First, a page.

Color–flavor locking (CFL) is a phenomenon that is expected to occur in ultra-high-density strange matter, a form of quark matter. The quarks form Cooper pairs, whose color properties are correlated with their flavor properties in a one-to-one correspondence between three color pairs and three flavor pairs. According to the Standard Model of particle physics, the color-flavor-locked phase is the highest-density phase of three-flavor colored matter.
Color-flavor-locked Cooper pairing
If each quark is represented as , with color index taking values 1, 2, 3 corresponding to red, green, and blue, and flavor index taking values 1, 2, 3 corresponding to up, down, and strange, then the color-flavor-locked pattern of Cooper pairing is 
This means that a Cooper pair of an up quark and a down quark must have colors red and green, and so on. This pairing pattern is special because it leaves a large unbroken[clarification needed] symmetry group.
The CFL phase has several remarkable properties.
- It breaks chiral symmetry.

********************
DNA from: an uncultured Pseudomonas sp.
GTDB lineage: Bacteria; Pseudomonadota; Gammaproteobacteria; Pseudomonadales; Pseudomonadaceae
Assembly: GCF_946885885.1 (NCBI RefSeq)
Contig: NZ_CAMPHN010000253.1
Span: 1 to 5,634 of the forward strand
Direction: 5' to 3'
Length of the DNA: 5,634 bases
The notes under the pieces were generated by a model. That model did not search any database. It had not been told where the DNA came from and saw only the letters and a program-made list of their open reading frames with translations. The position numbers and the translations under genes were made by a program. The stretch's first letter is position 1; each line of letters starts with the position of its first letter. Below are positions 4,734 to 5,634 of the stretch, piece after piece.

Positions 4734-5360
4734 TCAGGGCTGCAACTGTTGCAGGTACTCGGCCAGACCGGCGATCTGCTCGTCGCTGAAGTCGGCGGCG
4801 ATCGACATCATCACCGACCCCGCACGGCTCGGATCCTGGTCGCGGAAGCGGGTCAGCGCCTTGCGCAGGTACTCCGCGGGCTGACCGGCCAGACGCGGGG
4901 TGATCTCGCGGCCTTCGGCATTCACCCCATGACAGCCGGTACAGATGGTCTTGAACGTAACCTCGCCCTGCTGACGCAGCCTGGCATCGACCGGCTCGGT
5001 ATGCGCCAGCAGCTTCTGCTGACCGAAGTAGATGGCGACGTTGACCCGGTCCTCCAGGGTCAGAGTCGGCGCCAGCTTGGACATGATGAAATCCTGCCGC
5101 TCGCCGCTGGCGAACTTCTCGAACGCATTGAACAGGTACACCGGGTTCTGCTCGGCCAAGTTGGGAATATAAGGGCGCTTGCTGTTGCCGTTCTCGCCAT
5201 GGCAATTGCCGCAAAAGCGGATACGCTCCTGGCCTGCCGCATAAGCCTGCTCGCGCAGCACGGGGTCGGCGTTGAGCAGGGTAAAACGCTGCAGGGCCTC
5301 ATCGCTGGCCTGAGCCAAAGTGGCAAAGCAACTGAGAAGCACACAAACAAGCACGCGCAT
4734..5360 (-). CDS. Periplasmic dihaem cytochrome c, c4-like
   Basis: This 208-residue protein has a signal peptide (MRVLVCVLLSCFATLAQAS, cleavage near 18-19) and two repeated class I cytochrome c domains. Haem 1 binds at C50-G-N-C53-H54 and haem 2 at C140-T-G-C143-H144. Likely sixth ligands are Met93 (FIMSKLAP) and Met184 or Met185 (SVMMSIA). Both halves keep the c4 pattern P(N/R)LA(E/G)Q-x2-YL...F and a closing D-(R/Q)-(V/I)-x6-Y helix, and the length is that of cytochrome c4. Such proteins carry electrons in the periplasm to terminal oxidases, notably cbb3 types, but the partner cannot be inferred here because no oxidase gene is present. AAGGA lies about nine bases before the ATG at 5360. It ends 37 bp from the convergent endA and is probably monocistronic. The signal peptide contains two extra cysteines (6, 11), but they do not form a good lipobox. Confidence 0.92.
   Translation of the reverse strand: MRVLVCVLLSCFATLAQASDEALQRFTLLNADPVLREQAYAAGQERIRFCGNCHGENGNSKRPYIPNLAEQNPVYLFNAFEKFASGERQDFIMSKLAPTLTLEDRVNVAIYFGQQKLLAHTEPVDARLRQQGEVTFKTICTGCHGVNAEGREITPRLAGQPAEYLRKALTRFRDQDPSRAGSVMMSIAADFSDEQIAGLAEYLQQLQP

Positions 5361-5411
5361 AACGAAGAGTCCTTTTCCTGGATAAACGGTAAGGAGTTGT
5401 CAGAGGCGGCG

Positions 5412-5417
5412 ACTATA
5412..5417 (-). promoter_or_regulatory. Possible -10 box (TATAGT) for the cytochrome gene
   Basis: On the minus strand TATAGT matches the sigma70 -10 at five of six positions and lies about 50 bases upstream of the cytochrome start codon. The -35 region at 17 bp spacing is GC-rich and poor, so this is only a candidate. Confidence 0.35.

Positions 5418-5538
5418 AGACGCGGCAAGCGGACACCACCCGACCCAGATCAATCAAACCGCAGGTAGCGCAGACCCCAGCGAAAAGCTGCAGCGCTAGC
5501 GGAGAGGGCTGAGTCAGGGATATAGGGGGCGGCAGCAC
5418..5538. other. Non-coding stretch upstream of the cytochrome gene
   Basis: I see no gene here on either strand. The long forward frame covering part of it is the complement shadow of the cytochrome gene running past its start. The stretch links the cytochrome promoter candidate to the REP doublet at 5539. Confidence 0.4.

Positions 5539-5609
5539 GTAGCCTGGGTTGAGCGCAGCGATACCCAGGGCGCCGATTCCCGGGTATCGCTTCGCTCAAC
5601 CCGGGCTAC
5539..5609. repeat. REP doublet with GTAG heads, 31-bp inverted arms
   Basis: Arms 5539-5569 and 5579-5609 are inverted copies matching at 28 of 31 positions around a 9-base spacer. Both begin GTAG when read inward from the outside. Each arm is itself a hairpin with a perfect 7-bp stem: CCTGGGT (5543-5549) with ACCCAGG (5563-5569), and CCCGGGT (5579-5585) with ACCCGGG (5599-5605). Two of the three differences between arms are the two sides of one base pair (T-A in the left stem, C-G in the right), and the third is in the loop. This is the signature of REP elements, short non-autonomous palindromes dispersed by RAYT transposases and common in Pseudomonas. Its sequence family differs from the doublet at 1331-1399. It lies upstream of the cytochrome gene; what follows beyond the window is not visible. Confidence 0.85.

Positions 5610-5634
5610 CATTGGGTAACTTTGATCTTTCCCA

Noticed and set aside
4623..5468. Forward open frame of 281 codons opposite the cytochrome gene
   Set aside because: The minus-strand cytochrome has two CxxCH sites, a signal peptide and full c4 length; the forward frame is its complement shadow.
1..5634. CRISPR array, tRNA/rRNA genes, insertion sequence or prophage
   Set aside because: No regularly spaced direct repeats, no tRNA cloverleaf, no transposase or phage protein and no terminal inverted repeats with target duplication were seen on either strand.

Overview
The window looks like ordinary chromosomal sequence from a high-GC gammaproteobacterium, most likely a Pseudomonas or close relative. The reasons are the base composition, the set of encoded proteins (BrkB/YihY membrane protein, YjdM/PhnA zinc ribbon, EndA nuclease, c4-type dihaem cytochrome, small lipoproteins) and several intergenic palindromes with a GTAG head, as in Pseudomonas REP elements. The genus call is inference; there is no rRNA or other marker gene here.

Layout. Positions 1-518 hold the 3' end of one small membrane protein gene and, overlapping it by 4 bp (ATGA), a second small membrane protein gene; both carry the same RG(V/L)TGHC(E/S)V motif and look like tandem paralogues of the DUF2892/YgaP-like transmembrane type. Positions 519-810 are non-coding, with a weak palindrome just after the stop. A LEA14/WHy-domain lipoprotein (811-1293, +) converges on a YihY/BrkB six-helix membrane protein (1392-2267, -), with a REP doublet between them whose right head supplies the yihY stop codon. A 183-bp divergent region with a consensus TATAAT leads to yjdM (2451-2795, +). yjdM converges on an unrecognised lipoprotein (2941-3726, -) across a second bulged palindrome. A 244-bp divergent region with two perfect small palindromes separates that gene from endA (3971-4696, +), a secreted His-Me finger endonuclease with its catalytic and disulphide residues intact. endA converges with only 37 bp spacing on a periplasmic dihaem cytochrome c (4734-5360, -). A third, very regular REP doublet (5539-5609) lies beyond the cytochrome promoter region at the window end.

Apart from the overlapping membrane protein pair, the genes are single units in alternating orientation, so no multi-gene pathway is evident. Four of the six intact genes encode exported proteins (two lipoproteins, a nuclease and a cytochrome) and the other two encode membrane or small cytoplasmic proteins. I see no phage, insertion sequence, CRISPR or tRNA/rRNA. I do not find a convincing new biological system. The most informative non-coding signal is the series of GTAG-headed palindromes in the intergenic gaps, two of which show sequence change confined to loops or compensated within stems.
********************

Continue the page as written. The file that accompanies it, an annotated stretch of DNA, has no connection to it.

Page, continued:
- It is a superfluid.
- It is an electromagnetic insulator, in which there is a "rotated" photon, containing a small admixture of one of the gluons.
- It has the same symmetries as sufficiently dense hyperonic matter.
There are several variants of the CFL phase, representing distortions of the pairing structure in response to external stresses such as a difference between the mass of the strange quark and the mass of the up and down quarks.
- M. Alford; K. Rajagopal; T. Schäfer; A. Schmitt (2008). "Color superconductivity in dense quark matter". Reviews of Modern Physics. 80 (4): 1455. Bibcode:2008RvMP...80.1455A. arXiv: . doi:10.1103/RevModPhys.80.1455.
- M. Alford; K. Rajagopal; F. Wilczek (1998). "QCD at Finite Baryon Density: Nucleon Droplets and Color Superconductivity". Physics Letters B. 422: 247. Bibcode:1998PhLB..422..247A. arXiv: . doi:10.1016/S0370-2693(98)00051-3.